Configure multiple image pull policies for Docker executor
The GitLab Runner Docker executor now includes a pull_policy configuration option that supports multiple values. This feature means that you can now specify in the gitlab-runner config.toml configuration file that multiple policies can be used by the Docker executor when retrieving a container image. For example, pull_policy =[
if-not-present]. In this configuration example, the pull policy always will be attempted first. If the target container registry is not available, then the executor will fallback and use the if-not-present policy.
Problem to solve
Lost network connection to a container registry used for retrieving container images required for CI job execution can result in lost development time hours. In some instances, these outages can also negatively impact revenue generation if the business relies on software updates to production environments that can no longer complete due to the inability to execute the CI jobs because of inaccessible container images.
Today in technologies like Kubernetes, and gitlab-runner, the container image pull policy logic does not include any fall back mechanisms for network connection failures to the target container registry.
Having the ability to use locally cached container images in the CI jobs can mitigate the impact caused by lost connectivity to the target container registry.
This is a spiritual successor to #3279 (closed), which was closed with the recognition that the gitlab-runner pull_policy of
always checks to see if an image of the same version is available locally, and only fetches from the remote registry if necessary. However, when a specified remote is unavailable,
A pull policy that:
- Checks for the latest image on the remote registry
- Checks for the presence of a locally-cached copy and leverages that first
- If no locally-cached copy is available, fetches from remote
- And finally, if the remote registry is unavailable, leverages the most recent locally-cached copy (if available)
...would improve the robustness of often-run pipelines and limit the impact of registry outages.
if-newer still seems like an acceptable name, or something such as
Potential Risk: This approach may lead to unexpected results for pipelines not often run, as if the remote is unavailable, we'd have no way to confirm how up-to-date the locally-cached image may be. For this reason it's probably best as a distinct pull policy from our default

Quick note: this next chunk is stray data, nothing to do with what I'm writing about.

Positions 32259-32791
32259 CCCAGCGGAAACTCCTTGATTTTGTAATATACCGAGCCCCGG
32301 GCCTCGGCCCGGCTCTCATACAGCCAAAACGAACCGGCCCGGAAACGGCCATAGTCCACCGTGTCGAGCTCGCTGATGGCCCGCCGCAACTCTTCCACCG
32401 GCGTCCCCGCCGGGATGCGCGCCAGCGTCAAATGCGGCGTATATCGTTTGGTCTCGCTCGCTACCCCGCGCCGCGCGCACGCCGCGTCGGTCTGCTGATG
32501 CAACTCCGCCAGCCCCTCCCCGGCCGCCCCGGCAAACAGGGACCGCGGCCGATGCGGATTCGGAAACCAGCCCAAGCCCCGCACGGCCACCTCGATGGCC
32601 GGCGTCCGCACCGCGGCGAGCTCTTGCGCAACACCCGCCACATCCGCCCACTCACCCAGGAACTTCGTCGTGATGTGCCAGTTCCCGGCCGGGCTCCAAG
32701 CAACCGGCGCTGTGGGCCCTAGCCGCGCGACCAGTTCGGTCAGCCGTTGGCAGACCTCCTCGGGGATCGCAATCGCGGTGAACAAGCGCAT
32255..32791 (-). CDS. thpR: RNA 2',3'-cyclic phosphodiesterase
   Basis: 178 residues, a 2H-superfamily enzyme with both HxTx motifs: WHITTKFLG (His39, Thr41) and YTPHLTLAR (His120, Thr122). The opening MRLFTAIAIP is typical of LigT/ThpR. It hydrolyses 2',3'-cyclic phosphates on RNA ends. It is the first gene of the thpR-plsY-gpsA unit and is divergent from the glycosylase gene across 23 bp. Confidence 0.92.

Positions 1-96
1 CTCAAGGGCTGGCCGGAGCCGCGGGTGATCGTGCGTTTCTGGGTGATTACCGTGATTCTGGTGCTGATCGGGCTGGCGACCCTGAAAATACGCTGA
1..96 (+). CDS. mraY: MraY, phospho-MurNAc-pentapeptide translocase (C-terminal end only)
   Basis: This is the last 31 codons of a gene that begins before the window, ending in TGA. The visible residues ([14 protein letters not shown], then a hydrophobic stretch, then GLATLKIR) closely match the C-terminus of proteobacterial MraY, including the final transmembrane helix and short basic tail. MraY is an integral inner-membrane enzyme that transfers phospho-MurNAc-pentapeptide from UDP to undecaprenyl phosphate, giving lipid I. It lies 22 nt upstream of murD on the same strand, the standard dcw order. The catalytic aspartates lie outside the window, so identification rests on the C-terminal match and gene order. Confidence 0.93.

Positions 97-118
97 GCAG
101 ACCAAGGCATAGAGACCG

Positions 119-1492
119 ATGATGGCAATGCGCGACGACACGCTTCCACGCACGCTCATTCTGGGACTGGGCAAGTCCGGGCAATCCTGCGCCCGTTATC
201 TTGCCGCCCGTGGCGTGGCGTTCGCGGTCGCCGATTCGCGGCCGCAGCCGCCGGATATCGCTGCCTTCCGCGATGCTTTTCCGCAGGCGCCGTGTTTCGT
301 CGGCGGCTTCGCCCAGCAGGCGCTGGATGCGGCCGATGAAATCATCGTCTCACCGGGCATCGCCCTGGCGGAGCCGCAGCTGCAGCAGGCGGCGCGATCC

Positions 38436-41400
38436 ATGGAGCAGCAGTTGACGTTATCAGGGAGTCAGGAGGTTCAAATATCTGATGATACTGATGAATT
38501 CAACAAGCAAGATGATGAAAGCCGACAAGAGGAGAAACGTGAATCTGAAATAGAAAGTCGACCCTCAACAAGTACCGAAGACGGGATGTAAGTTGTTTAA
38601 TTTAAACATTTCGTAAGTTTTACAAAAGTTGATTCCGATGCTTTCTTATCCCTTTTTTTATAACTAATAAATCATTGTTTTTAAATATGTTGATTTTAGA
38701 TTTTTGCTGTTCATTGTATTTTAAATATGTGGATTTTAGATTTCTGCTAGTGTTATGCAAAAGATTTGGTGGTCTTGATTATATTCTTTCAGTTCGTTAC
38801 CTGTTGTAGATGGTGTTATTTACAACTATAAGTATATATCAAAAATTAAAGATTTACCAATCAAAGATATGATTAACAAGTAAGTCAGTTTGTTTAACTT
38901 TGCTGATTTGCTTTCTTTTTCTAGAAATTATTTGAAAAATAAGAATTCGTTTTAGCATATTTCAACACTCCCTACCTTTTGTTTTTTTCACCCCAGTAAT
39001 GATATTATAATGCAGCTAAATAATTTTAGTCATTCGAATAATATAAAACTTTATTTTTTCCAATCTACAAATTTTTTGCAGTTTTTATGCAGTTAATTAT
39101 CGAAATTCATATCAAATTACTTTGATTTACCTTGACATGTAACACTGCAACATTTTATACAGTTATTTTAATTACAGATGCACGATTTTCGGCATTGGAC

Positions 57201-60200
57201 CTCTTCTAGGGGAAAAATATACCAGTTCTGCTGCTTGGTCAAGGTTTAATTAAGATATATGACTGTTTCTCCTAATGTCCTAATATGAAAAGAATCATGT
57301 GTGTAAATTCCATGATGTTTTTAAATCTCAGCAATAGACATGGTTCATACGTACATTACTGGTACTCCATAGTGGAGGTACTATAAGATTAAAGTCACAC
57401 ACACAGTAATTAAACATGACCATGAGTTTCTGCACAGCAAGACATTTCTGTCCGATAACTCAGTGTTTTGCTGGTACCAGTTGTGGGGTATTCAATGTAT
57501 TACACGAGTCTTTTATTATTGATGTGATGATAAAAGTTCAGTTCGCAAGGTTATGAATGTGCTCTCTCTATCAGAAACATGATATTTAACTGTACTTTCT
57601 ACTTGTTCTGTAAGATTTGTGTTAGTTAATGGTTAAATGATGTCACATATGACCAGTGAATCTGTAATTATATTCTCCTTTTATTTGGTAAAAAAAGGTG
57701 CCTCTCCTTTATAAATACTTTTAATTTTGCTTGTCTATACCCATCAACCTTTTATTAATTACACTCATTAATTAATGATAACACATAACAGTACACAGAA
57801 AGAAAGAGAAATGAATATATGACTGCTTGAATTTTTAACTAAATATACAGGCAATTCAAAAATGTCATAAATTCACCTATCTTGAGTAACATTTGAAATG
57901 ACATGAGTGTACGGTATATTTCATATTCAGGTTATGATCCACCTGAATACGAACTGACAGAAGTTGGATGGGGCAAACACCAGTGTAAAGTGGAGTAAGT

Instead of us creating a new pull policy, we allow users to define multiple pull policies. For example, the user can define
pull_policy = ["always", "if-not-present"] inside of their
config.toml. It will first use the
always pull policy, if that fails it will use the next one in line which is
if-not-present. This will achieve the
always-or-fallback pull policy without introducing it. A small PoC of this was achieved in !2587 (closed)
So for example imagine I have the following
concurrent = 1 check_interval = 0 [session_server] session_timeout = 1800 [[runners]] name = "steve-mbp-gitlab.local" url = "https://gitlab.com/" token = "xxxxxx" executor = "docker" [runners.docker] tls_verify = false image = "localonly/alpine:3.12" privileged = false disable_entrypoint_overwrite = false oom_kill_disable = false disable_cache = false volumes = ["/cache"] pull_policy = ["always", "if-not-present"] # Multiple pull policies specified, we'll go one by one if it fails. In this case, first it will try and pull the image, then use the local image if it's present shm_size = 0
We can it working like below
pull_policyfor the to be either a string
pull_policy = "always"or a slice of strings
pull_policy = ["always", "if-not-present"], for example using custom unmarshaling created from the PoC
- Start with the first pull policy (left to right) if any error is presented, even a
403(because it might be a production issue) fallback to the next pull policy. For example, if we have
pull_policy = ["always", "if-not-present"]we will use
alwaysand then if it errors we will use
- Show a warning level log that the first pull policy failed.
- Show an info level log that we are changing the pull policy.
Check out the PoC that implements most of this apart from logging
Steps to implement this
- Ideally if time allows it, we should move all the pull policy logic into it's own package, for example
executors/docker/internal/pull. This will also make sure that we have all the test coverage we need before we refactor
- Allow users to specify a single string or a slice of string inside of the config
- Loop through all the pull policies specified until 1 succseds
- Update documentation showing off this feature. Being explicit of security implications because it will ignore the 403 error, and justify that is because auth can be down.